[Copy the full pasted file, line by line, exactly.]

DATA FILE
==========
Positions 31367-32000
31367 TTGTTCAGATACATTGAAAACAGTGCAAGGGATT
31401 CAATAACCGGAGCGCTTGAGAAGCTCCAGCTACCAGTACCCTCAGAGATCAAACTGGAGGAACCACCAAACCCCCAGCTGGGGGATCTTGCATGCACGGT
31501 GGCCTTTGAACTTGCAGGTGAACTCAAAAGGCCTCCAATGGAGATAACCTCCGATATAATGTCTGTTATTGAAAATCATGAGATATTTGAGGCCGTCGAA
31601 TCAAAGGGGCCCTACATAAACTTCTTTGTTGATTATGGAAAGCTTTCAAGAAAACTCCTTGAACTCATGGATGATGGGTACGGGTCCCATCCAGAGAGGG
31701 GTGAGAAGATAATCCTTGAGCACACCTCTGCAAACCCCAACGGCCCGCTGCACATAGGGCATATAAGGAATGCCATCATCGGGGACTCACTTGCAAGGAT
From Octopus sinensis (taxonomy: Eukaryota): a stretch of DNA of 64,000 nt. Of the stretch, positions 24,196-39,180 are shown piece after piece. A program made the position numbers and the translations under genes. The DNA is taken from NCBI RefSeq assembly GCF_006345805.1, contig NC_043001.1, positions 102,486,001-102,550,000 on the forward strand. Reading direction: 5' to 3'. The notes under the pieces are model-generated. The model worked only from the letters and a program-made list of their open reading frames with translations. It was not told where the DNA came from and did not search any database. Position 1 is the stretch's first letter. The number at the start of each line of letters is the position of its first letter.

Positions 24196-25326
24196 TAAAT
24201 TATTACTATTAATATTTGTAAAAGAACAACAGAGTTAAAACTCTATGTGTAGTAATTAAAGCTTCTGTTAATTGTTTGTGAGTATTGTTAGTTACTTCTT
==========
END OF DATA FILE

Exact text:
Positions 31367-32000
31367 TTGTTCAGATACATTGAAAACAGTGCAAGGGATT
31401 CAATAACCGGAGCGCTTGAGAAGCTCCAGCTACCAGTACCCTCAGAGATCAAACTGGAGGAACCACCAAACCCCCAGCTGGGGGATCTTGCATGCACGGT
31501 GGCCTTTGAACTTGCAGGTGAACTCAAAAGGCCTCCAATGGAGATAACCTCCGATATAATGTCTGTTATTGAAAATCATGAGATATTTGAGGCCGTCGAA
31601 TCAAAGGGGCCCTACATAAACTTCTTTGTTGATTATGGAAAGCTTTCAAGAAAACTCCTTGAACTCATGGATGATGGGTACGGGTCCCATCCAGAGAGGG
31701 GTGAGAAGATAATCCTTGAGCACACCTCTGCAAACCCCAACGGCCCGCTGCACATAGGGCATATAAGGAATGCCATCATCGGGGACTCACTTGCAAGGAT
From Octopus sinensis (taxonomy: Eukaryota): a stretch of DNA of 64,000 nt. Of the stretch, positions 24,196-39,180 are shown piece after piece. A program made the position numbers and the translations under genes. The DNA is taken from NCBI RefSeq assembly GCF_006345805.1, contig NC_043001.1, positions 102,486,001-102,550,000 on the forward strand. Reading direction: 5' to 3'. The notes under the pieces are model-generated. The model worked only from the letters and a program-made list of their open reading frames with translations. It was not told where the DNA came from and did not search any database. Position 1 is the stretch's first letter. The number at the start of each line of letters is the position of its first letter.

Positions 24196-25326
24196 TAAAT
24201 TATTACTATTAATATTTGTAAAAGAACAACAGAGTTAAAACTCTATGTGTAGTAATTAAAGCTTCTGTTAATTGTTTGTGAGTATTGTTAGTTACTTCTT